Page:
This morning I was speaking about the Gospel from the resurrection from John’s point of view and one of the things we saw is that Jesus rose from the dead and that He was seen first of all by the women who were much more faithful and zealous to seek the Lord at this time in the morning.
And I suggested that the men, the disciples, had actually fled, most likely to Bethany, when Jesus was arrested, though Peter and John had gone into Jerusalem. And, during the day, Mary Magdalene and the women had gone to assemble the disciples and to bring them together in Jerusalem where they met with the risen Lord.
We’re going to read about the meeting with the Lord in Luke 24.33 and then I’m going to speak on the theme of the resurrection in Judaism and in Christianity remembering of course that Jesus and the disciples were all Jewish.
Let’s just have a word of prayer as we come to the Lord.
Lord, we thank you for your Word. We pray that you bless the reading and the speaking of your Word and help us to understand this subject. We pray in the name of Yeshua, Jesus the Messiah.
Let’s start at verse 33. This is actually the people on the Emmaus road as they go back to Jerusalem.
There’s also another concept in the coming of the Messiah to the Mount of Olives.
Anyone who has been to the Mount of Olives outside Jerusalem, knows here’s a big graveyard there, and it’s a place where Orthodox Jews want to be buried because they believe that, when the Messiah comes, He’s going to blow a trumpet and the people who are nearest to the Messiah when he blows the trumpet will be the first to rise from the dead. So, it’s a good prestigious place to be buried.
Now, we believe that the dead in Christ will rise first, but that’s another issue. What is certain is that this concept of ‘resurrection’ is there in Judaism, and that there is a hope in the resurrection of the dead. This may not be quite so clear as it is in the New Testament, but there are passages which speak about a New Heavens and a New Earth and even one which speaks about a place where the worm does not die and the fire is not quenched which you’ll find in Isaiah 66parallel to New Testament passages on heaven and hell.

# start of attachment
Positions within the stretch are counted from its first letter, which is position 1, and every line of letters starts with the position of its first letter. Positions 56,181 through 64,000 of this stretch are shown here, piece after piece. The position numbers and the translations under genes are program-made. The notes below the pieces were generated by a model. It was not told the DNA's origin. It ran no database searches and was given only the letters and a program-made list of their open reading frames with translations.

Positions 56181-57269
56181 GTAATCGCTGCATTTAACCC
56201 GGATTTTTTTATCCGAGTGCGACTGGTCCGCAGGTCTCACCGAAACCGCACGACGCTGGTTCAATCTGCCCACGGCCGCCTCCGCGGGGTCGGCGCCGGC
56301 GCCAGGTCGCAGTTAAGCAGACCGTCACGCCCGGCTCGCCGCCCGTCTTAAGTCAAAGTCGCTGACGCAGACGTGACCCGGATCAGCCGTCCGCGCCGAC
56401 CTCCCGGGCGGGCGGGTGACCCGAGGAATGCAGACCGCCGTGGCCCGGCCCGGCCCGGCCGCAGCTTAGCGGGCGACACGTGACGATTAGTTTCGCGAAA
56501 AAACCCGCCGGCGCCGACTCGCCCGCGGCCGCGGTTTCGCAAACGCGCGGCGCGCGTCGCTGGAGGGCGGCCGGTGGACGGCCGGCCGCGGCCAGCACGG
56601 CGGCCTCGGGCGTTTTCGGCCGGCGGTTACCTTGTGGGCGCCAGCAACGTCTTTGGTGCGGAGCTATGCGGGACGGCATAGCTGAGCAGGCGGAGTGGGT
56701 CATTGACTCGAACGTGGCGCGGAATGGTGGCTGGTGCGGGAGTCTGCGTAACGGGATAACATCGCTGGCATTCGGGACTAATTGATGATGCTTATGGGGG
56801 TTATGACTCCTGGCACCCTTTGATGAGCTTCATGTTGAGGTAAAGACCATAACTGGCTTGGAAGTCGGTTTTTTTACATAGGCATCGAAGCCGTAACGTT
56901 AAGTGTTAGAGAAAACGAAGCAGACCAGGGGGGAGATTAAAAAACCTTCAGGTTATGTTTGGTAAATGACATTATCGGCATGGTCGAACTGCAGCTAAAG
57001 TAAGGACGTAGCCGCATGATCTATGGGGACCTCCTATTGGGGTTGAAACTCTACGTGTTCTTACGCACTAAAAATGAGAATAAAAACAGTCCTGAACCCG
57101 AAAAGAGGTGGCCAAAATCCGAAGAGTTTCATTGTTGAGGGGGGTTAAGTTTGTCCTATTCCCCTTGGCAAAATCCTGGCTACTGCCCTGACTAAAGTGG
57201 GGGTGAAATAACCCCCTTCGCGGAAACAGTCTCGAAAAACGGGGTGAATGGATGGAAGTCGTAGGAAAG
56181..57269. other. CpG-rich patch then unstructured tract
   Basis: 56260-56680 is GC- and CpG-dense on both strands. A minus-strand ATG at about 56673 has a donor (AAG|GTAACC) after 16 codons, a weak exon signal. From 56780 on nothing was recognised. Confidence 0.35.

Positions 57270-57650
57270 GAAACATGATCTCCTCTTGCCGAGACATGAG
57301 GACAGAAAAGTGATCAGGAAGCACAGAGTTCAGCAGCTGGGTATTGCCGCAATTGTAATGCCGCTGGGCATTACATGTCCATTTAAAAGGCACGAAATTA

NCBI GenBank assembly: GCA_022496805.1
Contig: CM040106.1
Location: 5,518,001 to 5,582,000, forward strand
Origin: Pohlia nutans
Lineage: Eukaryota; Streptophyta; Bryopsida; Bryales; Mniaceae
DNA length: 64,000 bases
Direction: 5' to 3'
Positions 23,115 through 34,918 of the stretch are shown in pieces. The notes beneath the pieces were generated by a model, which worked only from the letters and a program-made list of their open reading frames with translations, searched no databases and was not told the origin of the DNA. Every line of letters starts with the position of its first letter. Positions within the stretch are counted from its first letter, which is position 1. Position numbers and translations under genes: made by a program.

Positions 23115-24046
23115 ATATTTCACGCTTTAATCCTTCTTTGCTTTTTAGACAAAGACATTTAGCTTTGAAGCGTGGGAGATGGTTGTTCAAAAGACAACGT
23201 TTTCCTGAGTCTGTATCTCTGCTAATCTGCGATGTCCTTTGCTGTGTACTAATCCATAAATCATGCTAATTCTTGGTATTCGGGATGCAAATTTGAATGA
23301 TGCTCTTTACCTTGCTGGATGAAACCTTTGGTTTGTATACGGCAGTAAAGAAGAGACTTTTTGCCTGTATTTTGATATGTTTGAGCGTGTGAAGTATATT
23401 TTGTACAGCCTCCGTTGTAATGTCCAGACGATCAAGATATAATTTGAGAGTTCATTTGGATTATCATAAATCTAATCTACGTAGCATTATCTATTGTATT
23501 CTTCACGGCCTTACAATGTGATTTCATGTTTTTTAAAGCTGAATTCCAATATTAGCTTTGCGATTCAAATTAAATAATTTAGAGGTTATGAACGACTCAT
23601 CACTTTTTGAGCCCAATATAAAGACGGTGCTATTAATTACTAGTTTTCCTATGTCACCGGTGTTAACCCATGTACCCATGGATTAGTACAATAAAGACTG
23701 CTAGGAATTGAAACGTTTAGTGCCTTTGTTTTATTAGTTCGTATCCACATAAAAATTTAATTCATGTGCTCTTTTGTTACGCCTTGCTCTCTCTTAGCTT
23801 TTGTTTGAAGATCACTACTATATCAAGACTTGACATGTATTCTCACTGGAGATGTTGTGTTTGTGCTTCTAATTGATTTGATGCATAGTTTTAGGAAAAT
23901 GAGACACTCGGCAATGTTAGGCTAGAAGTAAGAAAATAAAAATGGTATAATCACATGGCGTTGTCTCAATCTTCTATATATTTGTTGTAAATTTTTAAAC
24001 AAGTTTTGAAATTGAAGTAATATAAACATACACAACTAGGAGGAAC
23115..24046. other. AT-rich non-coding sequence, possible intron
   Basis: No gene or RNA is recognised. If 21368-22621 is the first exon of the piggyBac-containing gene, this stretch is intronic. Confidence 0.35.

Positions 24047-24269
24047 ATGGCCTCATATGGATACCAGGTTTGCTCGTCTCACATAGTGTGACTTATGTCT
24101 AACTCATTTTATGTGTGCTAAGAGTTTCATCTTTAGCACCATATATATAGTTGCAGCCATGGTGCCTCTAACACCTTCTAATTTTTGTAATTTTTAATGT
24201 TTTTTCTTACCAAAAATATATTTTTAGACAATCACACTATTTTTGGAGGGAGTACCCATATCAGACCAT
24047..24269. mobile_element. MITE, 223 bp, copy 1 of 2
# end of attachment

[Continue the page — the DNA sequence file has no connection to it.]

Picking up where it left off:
But, what about the Messiah? And how does this relate to Jesus?
The traditional Jewish states that all this is about the Messiah and that, when He comes, He’s going to bring the resurrection of the dead. Christians would say that the resurrection has already happened. The one who is bringing the resurrection has already come in the person of Yeshua/Jesus the Messiah.
This is then another issue which I’m not going to go into in detail today because it really is another topic which we will look at later: how the Messiah brings resurrection.
So, Sheol is the place of the dead. In the New Testament the term is ‘Hades’ not ‘Gehenna’.
Gehenna is the place of the dead for the damned, but Sheol is a place which has, in New Testament terms, in Luke 16, the meaning of ‘a good compartment’, Abraham’s bosom, where the righteous go, and a bad compartment, where the rich man goes and is in torment.
Therefore, at the end of days, Jesus is going to empty (some believe He has already emptied) the ‘good compartment’ and taken those who are there to heaven. People in the ‘bad compartment’ of Hades will be thrown into the Lake of Fire at the Judgement of the Great White Throne described in Revelation chapter 20. But that’s another big subject we won’t go into detail today.
What’s important here is that Peter speaks of this as referring to Jesus.
For You will not leave my soul in Sheol, Nor will You allow Your Holy One to see corruption.
Therefore, if Sheol is the place of the dead, the place where the body sees corruption, then this one the prophet is speaking of here is not going to be allowed to stay there. And Jesus, who is the Son of God, was put into the grave (according to my understanding) His Spirit then went to Sheol, to the ‘good part’ of Sheol, and He proclaimed things and He emptied part of it.